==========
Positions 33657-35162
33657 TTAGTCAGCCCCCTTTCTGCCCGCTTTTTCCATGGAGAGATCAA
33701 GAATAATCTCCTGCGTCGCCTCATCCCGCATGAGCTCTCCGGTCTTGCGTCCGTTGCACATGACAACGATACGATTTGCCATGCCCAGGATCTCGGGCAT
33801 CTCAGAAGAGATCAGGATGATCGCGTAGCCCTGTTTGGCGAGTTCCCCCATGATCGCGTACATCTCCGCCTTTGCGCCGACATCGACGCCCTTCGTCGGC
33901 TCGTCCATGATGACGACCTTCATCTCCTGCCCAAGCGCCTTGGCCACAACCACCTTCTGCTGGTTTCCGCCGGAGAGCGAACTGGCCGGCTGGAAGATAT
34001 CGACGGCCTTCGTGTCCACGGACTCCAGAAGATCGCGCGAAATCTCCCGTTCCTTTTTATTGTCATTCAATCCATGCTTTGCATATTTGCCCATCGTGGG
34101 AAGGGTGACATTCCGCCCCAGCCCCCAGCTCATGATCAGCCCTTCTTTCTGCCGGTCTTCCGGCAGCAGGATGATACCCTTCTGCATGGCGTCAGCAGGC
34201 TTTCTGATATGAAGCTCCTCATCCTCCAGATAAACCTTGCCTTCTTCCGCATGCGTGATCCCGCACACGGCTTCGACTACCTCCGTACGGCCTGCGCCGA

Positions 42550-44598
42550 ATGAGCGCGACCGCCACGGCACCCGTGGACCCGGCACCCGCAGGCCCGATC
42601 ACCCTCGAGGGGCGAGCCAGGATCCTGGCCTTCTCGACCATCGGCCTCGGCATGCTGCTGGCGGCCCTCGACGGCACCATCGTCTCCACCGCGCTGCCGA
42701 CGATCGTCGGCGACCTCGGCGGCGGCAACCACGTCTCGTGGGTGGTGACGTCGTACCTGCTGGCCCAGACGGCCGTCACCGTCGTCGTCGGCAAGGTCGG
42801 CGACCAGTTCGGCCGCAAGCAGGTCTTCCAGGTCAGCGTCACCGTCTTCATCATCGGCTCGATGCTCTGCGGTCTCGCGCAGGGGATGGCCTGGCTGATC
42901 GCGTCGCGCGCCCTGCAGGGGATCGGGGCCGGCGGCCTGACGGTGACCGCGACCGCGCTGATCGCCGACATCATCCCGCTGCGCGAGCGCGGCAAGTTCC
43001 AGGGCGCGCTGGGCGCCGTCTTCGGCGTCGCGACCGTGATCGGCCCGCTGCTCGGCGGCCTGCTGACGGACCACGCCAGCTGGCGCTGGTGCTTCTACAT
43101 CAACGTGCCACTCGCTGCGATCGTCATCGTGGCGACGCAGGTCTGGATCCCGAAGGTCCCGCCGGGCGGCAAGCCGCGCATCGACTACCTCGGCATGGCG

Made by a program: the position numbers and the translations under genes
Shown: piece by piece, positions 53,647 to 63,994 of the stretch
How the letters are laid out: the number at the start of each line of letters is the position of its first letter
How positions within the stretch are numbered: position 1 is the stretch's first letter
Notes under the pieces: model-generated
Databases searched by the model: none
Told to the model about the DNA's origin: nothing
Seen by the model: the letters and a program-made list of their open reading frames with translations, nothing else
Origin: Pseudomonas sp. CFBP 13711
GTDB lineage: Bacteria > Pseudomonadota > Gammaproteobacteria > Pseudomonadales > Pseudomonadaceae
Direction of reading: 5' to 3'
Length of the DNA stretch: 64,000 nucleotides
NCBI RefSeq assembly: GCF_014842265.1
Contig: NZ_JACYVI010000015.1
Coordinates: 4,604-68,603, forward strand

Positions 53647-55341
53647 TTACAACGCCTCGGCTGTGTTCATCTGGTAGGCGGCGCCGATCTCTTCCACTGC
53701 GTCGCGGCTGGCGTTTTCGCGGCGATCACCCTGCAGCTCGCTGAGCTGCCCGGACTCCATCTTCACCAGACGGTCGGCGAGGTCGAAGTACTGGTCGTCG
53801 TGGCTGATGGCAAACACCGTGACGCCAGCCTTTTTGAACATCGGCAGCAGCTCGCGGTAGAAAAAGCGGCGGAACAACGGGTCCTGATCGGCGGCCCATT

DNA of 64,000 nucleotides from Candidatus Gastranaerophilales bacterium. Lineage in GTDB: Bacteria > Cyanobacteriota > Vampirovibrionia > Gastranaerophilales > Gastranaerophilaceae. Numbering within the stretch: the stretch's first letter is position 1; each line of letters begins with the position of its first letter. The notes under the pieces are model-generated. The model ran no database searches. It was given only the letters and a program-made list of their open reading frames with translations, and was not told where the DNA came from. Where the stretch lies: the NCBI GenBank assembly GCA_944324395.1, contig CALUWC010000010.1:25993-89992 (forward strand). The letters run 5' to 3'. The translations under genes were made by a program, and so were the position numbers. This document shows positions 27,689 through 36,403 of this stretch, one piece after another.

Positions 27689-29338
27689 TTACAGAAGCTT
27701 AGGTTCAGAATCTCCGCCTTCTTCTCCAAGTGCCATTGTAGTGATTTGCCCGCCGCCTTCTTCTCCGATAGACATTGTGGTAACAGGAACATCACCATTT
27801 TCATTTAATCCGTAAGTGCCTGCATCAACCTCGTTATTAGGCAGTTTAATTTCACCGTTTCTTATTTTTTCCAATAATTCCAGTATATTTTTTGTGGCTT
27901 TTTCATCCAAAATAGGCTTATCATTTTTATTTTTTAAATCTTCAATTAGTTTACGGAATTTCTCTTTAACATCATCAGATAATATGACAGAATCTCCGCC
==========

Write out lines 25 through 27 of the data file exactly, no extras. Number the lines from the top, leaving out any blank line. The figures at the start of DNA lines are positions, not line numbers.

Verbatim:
Origin: Pseudomonas sp. CFBP 13711
GTDB lineage: Bacteria > Pseudomonadota > Gammaproteobacteria > Pseudomonadales > Pseudomonadaceae
Direction of reading: 5' to 3'